Even “good” fences that are designed to protect threatened species or restore sensitive habitats can still fragment and isolate ecosystems. For example, fences constructed in Botswana to prevent disease transmission between wildlife and livestock have stopped migrating wildebeests in their tracks, producing haunting images of injured and dead animals strewn along fencelines.

Enclosing an area to protect one species may injure or kill others, or create entry pathways for invasive species.

One finding that we believe is critical is that for every winner, fences typically produce multiple losers. As a result, they can create ecological “no man’s lands” where only species and ecosystems with a narrow range of traits can survive and thrive.

Altering regions and continents

Examples from around the world demonstrate fences’ powerful and often unintended consequences. The U.S.-Mexico border wall – most of which fits our definition of a fence – has genetically isolated populations of large mammals such as bighorn sheep, leading to population declines and genetic isolation. It has even had surprising effects on birds, like ferruginous pygmy owls, that fly low to the ground.

Australia’s dingo fences, built to protect livestock from the nation’s iconic canines, are among the world’s longest man-made structures, stretching thousands of kilometers each. These fences have started ecological chain reactions called trophic cascades that have affected an entire continent’s ecology.

The absence of dingoes, a top predator, from one side of the fence means that populations of prey species like kangaroos can explode, causing categorical shifts in plant composition and even depleting the soil of nutrients. On either side of the fence there now are two distinct “ecological universes.”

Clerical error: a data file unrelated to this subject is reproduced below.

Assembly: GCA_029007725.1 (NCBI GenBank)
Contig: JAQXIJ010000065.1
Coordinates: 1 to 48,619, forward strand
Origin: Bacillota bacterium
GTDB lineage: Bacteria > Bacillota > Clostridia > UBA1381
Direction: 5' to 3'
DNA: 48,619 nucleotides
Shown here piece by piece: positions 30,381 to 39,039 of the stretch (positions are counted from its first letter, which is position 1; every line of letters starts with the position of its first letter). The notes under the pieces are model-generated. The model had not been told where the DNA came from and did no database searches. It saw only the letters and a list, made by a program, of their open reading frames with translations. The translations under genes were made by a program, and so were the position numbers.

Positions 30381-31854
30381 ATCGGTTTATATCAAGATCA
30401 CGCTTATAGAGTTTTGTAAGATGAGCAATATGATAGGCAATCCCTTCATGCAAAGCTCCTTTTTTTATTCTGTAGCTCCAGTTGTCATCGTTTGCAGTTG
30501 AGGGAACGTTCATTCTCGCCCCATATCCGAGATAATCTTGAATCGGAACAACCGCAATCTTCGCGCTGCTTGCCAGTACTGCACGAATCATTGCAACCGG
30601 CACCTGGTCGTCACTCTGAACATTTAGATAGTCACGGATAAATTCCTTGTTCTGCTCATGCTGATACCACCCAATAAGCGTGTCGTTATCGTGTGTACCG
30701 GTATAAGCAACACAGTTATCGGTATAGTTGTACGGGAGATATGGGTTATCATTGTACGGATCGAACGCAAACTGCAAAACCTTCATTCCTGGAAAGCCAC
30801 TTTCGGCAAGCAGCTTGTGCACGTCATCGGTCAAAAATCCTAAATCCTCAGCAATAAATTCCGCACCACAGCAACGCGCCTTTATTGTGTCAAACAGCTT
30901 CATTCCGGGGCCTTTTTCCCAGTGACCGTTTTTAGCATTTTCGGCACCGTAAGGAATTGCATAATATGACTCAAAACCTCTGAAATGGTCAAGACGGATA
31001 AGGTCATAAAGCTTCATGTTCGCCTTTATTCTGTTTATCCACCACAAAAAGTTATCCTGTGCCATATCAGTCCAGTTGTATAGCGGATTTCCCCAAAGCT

Our review shows that fences affect ecosystems at every scale, leading to cascades of change that may, in the worst cases, culminate in what some conservation biologists have described as total “ecological meltdown.” But this peril often is overlooked.

The authors assembled a conservative data set of potential fence lines across the U.S. West. They calculated the nearest distance to any given fence to be less than 31 miles (50 kilometers), with a mean of about 2 miles (3.1 kilometers). McInturff et al,. 2020, CC BY-ND

To demonstrate this point, we looked more closely at the western U.S., which is known for huge open spaces but also is the homeland of barbed wire fencing. Our analysis shows that vast areas viewed by researchers as relatively untrodden by the human footprint are silently entangled in dense networks of fences.

Do less harm

Fences clearly are here to stay. As fence ecology develops into a discipline, its practitioners should consider the complex roles fences play in human social, economic and political systems. Even now, however, there is enough evidence to identify actions that could reduce their harmful impacts.

There are many ways to change fence design and construction without affecting their functionality. For example, in Wyoming and Montana, federal land managers have experimented with wildlife-friendly designs that allow species like pronghorn antelope to pass through fences with fewer obstacles and injuries. This kind of modification shows great promise for wildlife and may produce broader ecological benefits.

Another option is aligning fences along natural ecological boundaries, like watercourses or topographical features. This approach can help minimize their effects on ecosystems at low cost. And land agencies or nonprofit organizations could offer incentives for land owners to remove fences that are derelict and no longer serve a purpose.